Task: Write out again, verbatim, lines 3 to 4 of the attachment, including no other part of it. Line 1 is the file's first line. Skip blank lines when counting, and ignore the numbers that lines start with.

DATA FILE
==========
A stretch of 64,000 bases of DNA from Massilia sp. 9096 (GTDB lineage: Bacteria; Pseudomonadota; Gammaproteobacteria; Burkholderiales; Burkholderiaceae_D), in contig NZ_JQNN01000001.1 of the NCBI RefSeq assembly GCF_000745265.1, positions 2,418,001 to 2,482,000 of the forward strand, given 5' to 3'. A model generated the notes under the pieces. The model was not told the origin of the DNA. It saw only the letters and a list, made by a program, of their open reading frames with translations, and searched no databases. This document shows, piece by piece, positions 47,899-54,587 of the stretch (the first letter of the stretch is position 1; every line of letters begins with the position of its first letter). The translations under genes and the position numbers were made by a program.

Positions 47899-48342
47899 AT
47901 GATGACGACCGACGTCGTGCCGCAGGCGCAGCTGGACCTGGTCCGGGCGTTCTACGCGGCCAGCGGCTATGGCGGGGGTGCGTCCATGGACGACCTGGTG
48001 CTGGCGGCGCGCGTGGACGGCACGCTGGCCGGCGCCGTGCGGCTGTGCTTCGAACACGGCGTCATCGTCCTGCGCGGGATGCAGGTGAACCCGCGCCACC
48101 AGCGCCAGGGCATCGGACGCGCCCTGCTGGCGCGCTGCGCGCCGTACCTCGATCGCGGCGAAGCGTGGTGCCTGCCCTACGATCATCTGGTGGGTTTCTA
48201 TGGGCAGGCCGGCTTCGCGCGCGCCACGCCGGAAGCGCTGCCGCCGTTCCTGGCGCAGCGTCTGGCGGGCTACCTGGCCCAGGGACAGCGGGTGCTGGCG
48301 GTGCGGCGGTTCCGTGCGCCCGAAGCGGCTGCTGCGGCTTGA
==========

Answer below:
47899 AT
47901 GATGACGACCGACGTCGTGCCGCAGGCGCAGCTGGACCTGGTCCGGGCGTTCTACGCGGCCAGCGGCTATGGCGGGGGTGCGTCCATGGACGACCTGGTG